I met a guy called Yash in India. I just loved his energy. I loved his passion. When he decides to do something he puts 100% of himself in that. He’s never happy unless he’s given 100%.

It was kind of crazy. It was 28th December and my flight home was 3rd January. We had to decide if we wanted to be more serious because if we did then I couldn’t go home because then everything would just be over. 

My parents have a farm in Slovenia and never really travel further than Austria and Croatia. It was already crazy that I had decided to come to India in the first place. So I had no idea how to tell them I wanted to stay. I basically wrote them an email saying that I’d come back to Slovenia after five more months.

I got really beautiful responses back. I was always a little bit different. My mother replied saying that she and my father wouldn’t be happy until each of their kids is happy. So they supported my decision…

 

 

I went to India for the first time in 2014. I went on an EVS project for six months. The first month was really difficult. I was the only foreigner there. I was staying with an old Indian lady. People are everywhere in India so it really feels like you can’t just stop and think.

The EVS was intense. I was working 9-6 and sometimes it took me 2 hours just to get to work. I was basically giving English conversation classes with adolescents from slums. They were really positive kids between the ages of 18 and 22.

They had a certain openness towards everything. They were like sponges and absorbing everything. They were so happy that somebody was taking the time to talk to them because they were always put down and presented in society as the ones who are below. So it’s not just English that you’re teaching them but you’re literally showing them that they’re worth something.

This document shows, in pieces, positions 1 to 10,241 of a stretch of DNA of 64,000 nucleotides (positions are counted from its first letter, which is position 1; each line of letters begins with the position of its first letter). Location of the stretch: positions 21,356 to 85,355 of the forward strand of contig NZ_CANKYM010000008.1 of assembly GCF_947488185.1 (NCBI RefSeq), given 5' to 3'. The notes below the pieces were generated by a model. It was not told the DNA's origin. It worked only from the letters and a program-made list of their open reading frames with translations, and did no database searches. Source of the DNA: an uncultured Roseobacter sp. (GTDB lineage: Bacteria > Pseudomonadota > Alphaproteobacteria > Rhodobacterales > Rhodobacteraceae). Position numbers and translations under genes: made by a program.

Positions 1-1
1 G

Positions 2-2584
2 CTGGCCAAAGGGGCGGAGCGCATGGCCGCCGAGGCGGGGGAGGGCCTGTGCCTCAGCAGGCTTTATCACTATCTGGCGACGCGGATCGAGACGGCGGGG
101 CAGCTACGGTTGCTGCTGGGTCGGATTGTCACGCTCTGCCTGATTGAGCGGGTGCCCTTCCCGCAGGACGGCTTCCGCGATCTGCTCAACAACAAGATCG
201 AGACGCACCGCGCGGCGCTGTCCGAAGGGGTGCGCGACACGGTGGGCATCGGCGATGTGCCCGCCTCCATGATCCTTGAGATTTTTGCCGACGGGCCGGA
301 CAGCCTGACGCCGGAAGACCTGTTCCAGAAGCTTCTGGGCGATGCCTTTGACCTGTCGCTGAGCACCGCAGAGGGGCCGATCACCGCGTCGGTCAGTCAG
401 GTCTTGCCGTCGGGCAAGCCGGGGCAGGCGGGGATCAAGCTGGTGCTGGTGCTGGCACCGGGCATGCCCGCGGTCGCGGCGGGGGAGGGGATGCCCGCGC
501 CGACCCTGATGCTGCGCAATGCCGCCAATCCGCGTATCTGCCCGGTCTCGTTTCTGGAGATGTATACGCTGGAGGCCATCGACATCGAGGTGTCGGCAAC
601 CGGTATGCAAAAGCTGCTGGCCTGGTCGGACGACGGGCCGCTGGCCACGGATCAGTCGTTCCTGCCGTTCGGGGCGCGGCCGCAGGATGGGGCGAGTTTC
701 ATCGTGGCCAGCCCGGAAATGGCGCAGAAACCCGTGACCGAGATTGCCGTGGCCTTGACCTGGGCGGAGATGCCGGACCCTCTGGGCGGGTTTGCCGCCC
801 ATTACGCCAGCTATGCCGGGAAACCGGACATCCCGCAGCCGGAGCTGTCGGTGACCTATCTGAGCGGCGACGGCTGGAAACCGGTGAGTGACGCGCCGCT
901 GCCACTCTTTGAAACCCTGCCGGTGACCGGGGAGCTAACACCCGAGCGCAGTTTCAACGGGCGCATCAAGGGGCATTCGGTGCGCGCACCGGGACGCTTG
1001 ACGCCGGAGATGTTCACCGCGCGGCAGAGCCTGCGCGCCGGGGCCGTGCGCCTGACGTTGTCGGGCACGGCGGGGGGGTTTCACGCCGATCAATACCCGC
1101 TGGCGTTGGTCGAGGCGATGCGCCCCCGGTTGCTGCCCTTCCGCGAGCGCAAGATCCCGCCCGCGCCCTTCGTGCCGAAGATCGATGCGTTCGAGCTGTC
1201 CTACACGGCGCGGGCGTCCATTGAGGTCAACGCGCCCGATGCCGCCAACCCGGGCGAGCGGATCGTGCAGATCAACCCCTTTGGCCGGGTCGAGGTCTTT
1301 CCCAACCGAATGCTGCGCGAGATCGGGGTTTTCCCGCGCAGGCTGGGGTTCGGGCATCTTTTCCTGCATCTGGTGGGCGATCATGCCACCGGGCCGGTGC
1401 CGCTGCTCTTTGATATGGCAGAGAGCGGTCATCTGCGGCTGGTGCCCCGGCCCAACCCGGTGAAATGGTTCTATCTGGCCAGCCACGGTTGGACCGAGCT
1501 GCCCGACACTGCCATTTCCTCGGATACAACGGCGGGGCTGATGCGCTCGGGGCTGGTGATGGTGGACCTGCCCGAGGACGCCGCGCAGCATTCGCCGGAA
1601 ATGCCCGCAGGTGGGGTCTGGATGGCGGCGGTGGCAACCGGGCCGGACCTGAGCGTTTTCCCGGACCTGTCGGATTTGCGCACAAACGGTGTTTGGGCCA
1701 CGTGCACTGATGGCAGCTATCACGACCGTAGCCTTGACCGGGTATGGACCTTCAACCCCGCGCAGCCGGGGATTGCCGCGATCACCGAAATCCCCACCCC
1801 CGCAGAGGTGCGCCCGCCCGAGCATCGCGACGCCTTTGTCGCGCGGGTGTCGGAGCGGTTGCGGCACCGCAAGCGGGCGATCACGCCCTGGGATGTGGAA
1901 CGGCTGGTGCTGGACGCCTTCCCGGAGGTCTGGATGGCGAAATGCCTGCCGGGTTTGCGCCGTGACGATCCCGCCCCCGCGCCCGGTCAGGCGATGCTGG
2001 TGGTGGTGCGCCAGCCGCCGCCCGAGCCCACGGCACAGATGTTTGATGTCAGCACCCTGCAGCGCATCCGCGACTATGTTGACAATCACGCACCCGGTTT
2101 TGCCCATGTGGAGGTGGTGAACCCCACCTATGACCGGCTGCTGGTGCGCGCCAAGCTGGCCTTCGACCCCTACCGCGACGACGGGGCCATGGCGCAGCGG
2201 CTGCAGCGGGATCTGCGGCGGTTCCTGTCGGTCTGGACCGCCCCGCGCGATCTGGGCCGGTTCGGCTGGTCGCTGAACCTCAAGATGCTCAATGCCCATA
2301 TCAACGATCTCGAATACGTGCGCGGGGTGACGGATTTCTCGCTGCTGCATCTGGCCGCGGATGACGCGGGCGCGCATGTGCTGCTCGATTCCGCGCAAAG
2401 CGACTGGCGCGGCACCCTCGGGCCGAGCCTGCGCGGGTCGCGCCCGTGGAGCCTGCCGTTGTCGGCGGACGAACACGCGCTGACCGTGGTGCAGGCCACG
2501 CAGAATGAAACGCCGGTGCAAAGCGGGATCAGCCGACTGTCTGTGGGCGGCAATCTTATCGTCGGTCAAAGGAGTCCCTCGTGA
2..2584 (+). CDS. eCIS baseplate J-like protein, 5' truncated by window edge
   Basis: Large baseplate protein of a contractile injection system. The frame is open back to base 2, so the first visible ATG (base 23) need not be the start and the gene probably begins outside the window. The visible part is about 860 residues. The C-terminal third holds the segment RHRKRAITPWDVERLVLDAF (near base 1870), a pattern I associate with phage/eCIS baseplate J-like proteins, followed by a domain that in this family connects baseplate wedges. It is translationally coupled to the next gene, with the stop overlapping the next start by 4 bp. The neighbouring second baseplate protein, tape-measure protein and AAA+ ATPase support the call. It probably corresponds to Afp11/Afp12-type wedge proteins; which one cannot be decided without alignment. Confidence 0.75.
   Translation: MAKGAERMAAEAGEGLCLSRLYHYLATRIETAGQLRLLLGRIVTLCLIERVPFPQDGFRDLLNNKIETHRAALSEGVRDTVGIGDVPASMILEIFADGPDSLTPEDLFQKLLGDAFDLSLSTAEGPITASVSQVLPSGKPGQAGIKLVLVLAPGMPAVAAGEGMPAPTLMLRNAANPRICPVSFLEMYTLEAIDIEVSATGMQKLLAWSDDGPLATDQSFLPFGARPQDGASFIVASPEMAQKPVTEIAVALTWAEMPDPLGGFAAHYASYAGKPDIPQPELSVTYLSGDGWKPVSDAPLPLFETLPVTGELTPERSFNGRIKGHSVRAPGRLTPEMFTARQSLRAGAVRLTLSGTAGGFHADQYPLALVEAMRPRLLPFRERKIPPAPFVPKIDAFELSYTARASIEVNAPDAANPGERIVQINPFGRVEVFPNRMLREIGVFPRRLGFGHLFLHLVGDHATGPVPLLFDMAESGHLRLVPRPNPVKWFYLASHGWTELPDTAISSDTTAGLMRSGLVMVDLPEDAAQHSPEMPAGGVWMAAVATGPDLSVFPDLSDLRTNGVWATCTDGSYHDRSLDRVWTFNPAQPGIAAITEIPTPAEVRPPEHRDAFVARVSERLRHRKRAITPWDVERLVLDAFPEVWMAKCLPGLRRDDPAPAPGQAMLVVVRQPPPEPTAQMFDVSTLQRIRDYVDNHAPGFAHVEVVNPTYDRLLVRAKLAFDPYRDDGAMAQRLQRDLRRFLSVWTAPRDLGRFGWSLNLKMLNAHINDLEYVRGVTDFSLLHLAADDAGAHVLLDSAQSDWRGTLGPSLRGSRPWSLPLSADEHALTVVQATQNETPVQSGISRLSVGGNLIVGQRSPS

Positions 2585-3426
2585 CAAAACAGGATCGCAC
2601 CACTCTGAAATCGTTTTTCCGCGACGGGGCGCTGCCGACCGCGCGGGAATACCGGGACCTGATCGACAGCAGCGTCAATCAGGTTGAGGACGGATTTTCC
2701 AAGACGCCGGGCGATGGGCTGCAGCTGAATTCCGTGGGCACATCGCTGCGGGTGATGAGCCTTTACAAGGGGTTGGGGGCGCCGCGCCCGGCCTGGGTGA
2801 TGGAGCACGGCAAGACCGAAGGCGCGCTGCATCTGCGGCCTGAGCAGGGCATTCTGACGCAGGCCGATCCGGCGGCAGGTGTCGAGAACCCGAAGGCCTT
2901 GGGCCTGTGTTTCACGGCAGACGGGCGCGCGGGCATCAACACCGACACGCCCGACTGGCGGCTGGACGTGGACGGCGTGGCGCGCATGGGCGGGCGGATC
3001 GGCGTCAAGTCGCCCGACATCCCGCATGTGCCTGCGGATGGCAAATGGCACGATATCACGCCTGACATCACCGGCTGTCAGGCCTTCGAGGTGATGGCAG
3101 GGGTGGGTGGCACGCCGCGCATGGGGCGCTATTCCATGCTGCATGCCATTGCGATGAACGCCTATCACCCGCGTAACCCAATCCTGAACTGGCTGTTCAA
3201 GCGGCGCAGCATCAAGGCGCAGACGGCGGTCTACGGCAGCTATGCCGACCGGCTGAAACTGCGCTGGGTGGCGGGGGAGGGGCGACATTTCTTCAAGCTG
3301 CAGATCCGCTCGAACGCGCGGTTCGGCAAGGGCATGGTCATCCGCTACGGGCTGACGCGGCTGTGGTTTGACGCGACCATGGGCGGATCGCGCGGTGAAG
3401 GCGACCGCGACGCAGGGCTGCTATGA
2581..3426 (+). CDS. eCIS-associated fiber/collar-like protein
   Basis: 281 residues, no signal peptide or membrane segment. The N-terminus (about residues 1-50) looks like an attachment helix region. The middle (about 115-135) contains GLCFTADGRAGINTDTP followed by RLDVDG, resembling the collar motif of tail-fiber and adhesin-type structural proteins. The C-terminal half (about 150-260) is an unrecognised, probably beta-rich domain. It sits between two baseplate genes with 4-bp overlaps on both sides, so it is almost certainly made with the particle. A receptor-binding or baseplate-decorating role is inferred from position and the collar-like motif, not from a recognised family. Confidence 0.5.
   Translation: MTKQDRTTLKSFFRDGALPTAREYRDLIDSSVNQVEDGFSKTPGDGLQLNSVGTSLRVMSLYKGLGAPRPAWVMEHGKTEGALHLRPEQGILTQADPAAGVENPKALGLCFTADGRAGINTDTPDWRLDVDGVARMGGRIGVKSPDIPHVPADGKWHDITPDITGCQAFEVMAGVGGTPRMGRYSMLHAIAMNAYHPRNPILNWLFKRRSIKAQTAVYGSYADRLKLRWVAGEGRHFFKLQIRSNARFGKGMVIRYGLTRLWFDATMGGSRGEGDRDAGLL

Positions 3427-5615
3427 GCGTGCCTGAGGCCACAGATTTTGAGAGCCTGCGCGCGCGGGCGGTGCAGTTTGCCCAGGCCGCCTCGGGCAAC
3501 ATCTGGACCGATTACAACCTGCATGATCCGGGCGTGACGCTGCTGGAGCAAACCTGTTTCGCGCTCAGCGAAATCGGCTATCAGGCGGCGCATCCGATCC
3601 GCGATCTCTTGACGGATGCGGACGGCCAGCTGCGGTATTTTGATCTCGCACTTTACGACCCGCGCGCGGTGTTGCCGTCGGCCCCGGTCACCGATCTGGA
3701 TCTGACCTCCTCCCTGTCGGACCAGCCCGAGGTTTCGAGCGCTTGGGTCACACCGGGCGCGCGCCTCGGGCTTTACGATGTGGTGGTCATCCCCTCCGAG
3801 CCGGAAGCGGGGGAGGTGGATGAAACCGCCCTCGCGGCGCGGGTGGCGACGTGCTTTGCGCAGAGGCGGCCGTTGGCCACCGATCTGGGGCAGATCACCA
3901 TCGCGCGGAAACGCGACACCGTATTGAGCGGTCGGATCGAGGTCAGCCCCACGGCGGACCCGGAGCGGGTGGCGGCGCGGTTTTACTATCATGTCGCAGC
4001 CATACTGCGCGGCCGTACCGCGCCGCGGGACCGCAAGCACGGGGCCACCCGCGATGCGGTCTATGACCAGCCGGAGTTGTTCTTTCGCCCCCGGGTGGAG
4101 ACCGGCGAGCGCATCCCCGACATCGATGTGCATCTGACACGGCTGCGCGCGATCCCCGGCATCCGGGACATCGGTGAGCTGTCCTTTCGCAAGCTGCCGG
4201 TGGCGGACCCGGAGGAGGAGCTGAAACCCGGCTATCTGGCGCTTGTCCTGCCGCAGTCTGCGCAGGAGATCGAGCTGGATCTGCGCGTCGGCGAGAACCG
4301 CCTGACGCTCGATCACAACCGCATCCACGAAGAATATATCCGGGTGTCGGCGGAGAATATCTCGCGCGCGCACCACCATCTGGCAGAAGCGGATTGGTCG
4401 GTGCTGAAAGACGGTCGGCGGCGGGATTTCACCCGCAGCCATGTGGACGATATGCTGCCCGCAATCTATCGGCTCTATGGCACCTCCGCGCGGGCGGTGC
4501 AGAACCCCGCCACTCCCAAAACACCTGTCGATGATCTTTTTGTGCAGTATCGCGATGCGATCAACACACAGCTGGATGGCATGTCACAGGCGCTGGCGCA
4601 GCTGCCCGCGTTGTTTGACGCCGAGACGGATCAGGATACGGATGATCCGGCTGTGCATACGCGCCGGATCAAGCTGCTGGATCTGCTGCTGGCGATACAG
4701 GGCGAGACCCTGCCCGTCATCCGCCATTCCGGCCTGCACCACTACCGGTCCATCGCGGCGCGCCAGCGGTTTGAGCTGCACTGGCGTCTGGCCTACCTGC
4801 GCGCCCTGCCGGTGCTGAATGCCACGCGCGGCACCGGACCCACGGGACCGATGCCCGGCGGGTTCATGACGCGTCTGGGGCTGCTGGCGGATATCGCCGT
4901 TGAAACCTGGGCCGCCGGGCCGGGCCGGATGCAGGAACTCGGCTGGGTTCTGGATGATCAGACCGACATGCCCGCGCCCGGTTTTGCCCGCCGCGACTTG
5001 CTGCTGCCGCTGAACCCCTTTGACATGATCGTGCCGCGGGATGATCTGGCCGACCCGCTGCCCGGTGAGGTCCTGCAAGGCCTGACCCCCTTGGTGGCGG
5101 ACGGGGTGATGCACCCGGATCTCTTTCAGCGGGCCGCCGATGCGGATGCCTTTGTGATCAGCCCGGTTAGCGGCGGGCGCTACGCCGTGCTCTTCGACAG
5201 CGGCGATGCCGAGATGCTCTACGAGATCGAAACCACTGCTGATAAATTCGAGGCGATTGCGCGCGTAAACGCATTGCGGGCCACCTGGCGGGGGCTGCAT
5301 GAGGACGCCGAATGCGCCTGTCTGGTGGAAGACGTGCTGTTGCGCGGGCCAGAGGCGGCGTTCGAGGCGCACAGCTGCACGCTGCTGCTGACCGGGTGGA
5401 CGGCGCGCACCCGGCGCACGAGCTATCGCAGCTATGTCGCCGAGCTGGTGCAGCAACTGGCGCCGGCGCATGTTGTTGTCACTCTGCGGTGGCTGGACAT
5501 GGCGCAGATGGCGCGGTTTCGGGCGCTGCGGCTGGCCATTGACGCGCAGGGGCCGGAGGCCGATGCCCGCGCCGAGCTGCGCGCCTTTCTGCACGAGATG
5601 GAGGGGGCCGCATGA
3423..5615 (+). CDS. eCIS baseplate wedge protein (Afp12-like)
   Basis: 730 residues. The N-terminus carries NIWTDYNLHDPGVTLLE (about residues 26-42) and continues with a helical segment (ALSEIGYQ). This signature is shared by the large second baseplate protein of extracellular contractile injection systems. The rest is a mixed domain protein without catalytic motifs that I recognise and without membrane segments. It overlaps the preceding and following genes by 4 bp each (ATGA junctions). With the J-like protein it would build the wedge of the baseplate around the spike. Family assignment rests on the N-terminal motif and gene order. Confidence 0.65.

Right now I have no idea what will happen. I might go back to India in May because there could be a job opportunity. I’m not used to this spontaneous ‘we’ll see’. I have these days of ups and downs. And I have major problems with the small decisions.

It’s beautiful to not know where I’ll be in 2 months, but there’s a big part of me which is just not used to that.

It was a huge struggle for Yash and I in the beginning. We would think ahead and I would ask ‘and then what?’ and he would answer ‘I don’t know.’ In the beginning I thought it meant that he wasn’t serious and wasn’t thinking. Then I figured out that he’s just living in the present. This is beautifully illustrated by the way that many people in India perceive giving. They understand that right now I have this thing, and somebody else needs it, and I’ll think about whether I’ll need it again tomorrow.

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